Bulgaria had tried with this site as recently as 2006 and withdrew it for reasons never made clear but presumably a negative evaluation - but the site's "nomination history" goes back way beyond this and the site had been withdrawn by Bulgaria in 1983. ICOMOS had then concluded that "it was difficult at this stage to include urban sites on the list for their vernacular architecture and that the problems concerning the types of towns characteristic of the different regions of the World would first have to be clarified."
. I carried out quite a long evaluation of the site's nomination history back in May 2009 here - http://www.worldheritagesite.org/forums/index.php?action=vthread&forum=8&topic=274&pa ge=0#msg1295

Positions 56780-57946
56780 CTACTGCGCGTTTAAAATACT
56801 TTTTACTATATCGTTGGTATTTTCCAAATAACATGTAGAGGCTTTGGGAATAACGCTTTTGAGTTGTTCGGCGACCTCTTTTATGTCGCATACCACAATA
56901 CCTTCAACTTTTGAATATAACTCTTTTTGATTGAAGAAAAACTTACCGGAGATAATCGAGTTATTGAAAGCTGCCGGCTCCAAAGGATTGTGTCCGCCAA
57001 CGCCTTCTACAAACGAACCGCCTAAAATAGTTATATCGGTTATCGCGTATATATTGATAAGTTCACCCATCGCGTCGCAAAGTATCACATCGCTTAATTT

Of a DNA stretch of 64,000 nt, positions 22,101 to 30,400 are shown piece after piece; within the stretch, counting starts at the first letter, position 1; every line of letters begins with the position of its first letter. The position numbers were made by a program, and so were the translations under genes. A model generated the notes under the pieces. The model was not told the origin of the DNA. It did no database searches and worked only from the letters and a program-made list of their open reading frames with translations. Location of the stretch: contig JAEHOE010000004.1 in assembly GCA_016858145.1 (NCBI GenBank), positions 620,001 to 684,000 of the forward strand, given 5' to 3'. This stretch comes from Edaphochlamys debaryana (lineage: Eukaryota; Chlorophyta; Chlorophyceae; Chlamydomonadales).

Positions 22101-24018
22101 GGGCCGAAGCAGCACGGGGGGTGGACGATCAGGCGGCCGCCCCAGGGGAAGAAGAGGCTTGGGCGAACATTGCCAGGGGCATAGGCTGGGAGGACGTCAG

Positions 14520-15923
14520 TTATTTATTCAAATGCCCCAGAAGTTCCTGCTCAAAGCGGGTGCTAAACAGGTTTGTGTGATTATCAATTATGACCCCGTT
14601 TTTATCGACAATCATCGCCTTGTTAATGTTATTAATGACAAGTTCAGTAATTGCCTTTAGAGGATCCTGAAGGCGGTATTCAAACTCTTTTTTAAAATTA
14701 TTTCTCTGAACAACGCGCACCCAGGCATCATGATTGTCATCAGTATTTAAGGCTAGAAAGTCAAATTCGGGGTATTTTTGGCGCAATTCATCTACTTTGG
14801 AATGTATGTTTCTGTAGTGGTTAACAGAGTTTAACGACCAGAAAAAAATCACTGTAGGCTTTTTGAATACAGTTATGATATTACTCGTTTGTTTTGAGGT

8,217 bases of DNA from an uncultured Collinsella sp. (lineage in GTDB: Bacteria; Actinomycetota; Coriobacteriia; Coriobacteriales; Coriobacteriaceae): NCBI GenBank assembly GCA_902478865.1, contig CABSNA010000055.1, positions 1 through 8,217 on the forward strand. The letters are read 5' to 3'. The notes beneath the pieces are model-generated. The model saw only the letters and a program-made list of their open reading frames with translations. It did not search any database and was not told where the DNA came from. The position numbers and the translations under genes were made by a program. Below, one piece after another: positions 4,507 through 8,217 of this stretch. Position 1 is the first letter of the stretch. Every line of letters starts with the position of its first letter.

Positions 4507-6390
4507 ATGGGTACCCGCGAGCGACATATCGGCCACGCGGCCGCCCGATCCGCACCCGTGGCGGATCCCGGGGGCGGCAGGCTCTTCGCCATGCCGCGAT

It brings out a number of matters I believe including the vary active nature of Bulgaria's involvement in the early years of the scheme (it had 9 sites by 1985 but has not achieved an inscription since then). San Luis Potosi etc
I visited this site in 2008 and again carried out an investigation into it when writing the review. This identified that in fact no mining had taken place in the town despite Mexico's describing the city's "historical urban-mining set". There was also a major controversy about the continuing mining which was taking place in the mountains around the city. If anyone is interested my review is here - http://www.worldheritagesite.org/sites/t5163.htmlLa Constancia Mexicana